Articles Under: Articles from Bishops

En efecto, el cristiano no es un profeta de desventura... La esencia de su anuncio es lo opuesto, lo opuesto a la desventura: es Jesús, muerto por amor y que Dios resucitó la mañana de Pascua. Y este es el núcleo de la fe cristiana. Si los Evangelios se parasen en la sepultura de Jesús, la historia de este profeta se sumaría a las muchas biografías de personajes heroicos que pasaron su vida por un ideal. El Evangelio sería entonces un libro edificante, también de consulta, pero no sería un anuncio de esperanza. Pero los Evangelios no se cierran con... Read more
The Christian is not a prophet of misfortune. …The essence of the Christian proclamation is the opposite, the opposite of misfortune: it is Jesus who died for love and whom God raised on Easter morning. And this is the nucleus of Christian faith. If the Gospels had ended at Jesus’ burial, the story of this prophet would have been added to the many biographies of heroic figures who expended their lives for an ideal. The Gospel would then be an edifying book, and also a comforting one, but it would not be a proclamation of hope. But the Gospels do... Read more
In this final installment, we reflect on the most essential characteristic of an effective catechist for the new evangelization: allowing Christ to transform us through holiness of life. Among all of the words spoken during the pontificate of Blessed Paul VI, there is one phrase most often repeated today that came to prominence in one of his last letters, Evangelli Nuntiandi . It was his observation that “modern man listens more willingly to witnesses than to teachers, and if he does listen to teachers, it is because they are witnesses” (41). This phrase might mistakenly be used to suggest that... Read more
In the first part of this series, we reflected on the life and times of St. John Vianney and the great obstacles he had to overcome to fulfill his mission to draw his flock into a closer union with Christ. He did so with humility and trust in the God who called him to this vocation. In this second part, Bishop Davies offers St. John Vianney as a role model for priests in their responsibility as catechists. A great English Cardinal, Henry Edward Manning, may have inadvertently started a misunderstanding with regard to Saint John Vianney. In the Preface to... Read more
In this three-part series, I want to focus on a Saint of the New Evangelization who many of you will already have met in the Communion of Saints: St. John Baptist Mary Vianney, more popularly known as “the Curé of Ars.” In this first part, I wish to lead you in mind and heart to that tiny village in the obscurity of the French countryside, to meet this saint, whose witness the great John Paul II declared would never fade in the sight of the Church. In a letter to the priests of the world, John Paul II writes of... Read more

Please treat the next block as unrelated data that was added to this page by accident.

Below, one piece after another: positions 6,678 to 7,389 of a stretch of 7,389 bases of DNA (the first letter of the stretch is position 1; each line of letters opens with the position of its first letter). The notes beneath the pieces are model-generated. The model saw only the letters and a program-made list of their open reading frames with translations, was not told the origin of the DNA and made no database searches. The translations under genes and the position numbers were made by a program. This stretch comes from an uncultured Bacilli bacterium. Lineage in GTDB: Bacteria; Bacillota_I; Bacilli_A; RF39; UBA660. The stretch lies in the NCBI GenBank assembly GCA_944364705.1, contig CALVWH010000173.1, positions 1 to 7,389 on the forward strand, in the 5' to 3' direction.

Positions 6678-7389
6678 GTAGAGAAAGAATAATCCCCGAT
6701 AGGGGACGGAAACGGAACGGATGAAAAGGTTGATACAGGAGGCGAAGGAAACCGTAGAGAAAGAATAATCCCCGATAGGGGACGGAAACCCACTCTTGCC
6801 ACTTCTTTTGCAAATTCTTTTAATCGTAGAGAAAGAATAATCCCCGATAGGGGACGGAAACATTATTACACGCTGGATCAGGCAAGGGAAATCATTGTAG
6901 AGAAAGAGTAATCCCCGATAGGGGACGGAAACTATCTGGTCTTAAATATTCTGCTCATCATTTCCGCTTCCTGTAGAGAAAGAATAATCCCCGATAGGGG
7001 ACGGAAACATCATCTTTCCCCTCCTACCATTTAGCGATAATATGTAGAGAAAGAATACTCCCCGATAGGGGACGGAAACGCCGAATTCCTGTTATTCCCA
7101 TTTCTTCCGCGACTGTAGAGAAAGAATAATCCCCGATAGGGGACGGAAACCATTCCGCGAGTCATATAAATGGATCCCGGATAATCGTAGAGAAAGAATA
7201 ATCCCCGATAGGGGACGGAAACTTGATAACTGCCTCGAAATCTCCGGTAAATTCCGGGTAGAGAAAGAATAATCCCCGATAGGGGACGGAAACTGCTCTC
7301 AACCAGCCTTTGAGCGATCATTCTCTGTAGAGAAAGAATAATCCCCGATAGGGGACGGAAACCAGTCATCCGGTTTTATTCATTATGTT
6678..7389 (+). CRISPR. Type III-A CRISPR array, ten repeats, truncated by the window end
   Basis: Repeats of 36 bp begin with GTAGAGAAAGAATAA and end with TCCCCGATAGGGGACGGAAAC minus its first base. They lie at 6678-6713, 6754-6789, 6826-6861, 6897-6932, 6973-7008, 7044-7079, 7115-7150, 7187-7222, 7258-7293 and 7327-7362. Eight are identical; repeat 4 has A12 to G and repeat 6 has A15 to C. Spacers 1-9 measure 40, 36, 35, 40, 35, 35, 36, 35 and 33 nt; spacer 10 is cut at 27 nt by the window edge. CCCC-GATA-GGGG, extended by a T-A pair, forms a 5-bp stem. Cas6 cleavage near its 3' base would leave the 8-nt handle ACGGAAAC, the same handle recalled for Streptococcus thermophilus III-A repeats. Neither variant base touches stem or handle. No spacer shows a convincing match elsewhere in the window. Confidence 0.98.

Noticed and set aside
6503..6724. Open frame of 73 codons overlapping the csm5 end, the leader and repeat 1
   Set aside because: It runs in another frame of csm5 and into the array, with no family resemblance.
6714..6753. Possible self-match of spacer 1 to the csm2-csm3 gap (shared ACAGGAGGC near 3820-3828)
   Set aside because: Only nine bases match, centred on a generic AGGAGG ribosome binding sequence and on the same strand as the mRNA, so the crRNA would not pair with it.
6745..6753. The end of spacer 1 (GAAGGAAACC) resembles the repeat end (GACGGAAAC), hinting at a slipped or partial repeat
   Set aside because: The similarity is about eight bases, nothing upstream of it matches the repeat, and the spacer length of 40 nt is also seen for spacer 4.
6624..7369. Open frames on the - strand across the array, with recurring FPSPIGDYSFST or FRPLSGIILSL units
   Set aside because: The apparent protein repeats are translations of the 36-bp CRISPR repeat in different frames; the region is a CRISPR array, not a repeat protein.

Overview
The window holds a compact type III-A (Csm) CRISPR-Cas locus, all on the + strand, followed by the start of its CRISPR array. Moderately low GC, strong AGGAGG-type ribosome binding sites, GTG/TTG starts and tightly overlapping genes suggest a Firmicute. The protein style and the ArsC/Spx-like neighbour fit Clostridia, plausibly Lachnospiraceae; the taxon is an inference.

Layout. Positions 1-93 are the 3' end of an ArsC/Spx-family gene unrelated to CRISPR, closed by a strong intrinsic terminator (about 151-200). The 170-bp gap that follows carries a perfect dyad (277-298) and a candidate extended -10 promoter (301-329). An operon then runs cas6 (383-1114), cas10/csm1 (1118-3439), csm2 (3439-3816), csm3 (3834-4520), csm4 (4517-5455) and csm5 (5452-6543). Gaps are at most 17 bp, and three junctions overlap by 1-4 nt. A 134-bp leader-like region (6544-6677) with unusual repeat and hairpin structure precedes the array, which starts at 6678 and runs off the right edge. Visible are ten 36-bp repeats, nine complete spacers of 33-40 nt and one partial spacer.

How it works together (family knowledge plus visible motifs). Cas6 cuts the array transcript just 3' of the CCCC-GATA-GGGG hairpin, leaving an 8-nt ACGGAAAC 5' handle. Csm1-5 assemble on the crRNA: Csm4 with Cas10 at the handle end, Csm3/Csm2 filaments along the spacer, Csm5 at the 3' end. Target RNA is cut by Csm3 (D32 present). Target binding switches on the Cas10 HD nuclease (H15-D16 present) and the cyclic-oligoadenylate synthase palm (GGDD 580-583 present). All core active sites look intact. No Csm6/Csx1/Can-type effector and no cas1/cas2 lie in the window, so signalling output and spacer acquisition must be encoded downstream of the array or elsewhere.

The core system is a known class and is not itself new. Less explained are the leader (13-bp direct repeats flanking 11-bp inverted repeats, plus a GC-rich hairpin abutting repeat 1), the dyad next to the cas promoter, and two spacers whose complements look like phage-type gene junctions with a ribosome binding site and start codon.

What was it about St. Mother Teresa that gave her such broad appeal? Did she say something new about the Catholic faith, offer people some sort of entertainment, or appeal to them with her physical beauty? Anyone with even a superficial awareness of her life would know it was none of those things. Venerable Archbishop Fulton Sheen vividly described the modern thirst for witnesses like Mother Teresa in his book, Remade for Happiness . He wrote, “When you see people crowding into theatres, charging cocktail bars, seeking new thrills in a spirit of restlessness, you would conclude that they have... Read more
During the Jubilee Year of Mercy, Pope Francis gave us much to think about, pray about, and work on. He also gave us an opportunity to gain a special plenary indulgence, by passing through a designated Holy Door and performing certain holy acts with devotion. What a great grace! In order to teach about indulgences, we need to be able to explain them, which can be challenging. The Catechism defines an indulgence as: “The remission before God of the temporal punishment due to sin whose guilt has already been forgiven” (Glossary). However, this answer begs a further question: “What is... Read more
The Word of God teaches us, clearly and beautifully, with what an eternal and infinite love our Lord Jesus Christ loves us. For us, he willingly endured the agony of the cross. When he rose again from the dead, he rose for us, taking us into his eternal embrace. We are united with him in the New Covenant. Washed in the blood and water that poured from his side on the cross, we remain his alone. This is the mystery of our holy Catholic faith, which has been handed on—vibrantly living, whole, unchanging—through all the generations since the first Easter... Read more
A couple of years ago, when I celebrated Confirmation at a large, working-class Hispanic parish in our Archdiocese, I was quite edified by two of the young confirmandi, who shared reflections on what their Confirmation meant to them. They said that their Confirmation gave them the grace to go forth and “build a civilization of truth and love.” I could not have said it better myself! Truth in love: the foundation of civilization. Both are necessary, both together, if we wish to have a flourishing society: truth and love. In “ Truth in Love ,” Pope Benedict XVI’s encyclical on... Read more
As a time of immense grace, this Extraordinary Jubilee Year of Mercy proclaimed by Pope Francis is an opportunity for the Catholic Church and for each one of us to reflect ever more completely the merciful love of the Father (Lk 6:36). Holy doors are open in every diocese throughout the world; these open doors are symbols of hope, healing, and love; and they announce the mercy of God, who is “the beating heart of the Gospel, which in its own way must penetrate the heart and mind of every person.” [1] Each of us in ministry or service to... Read more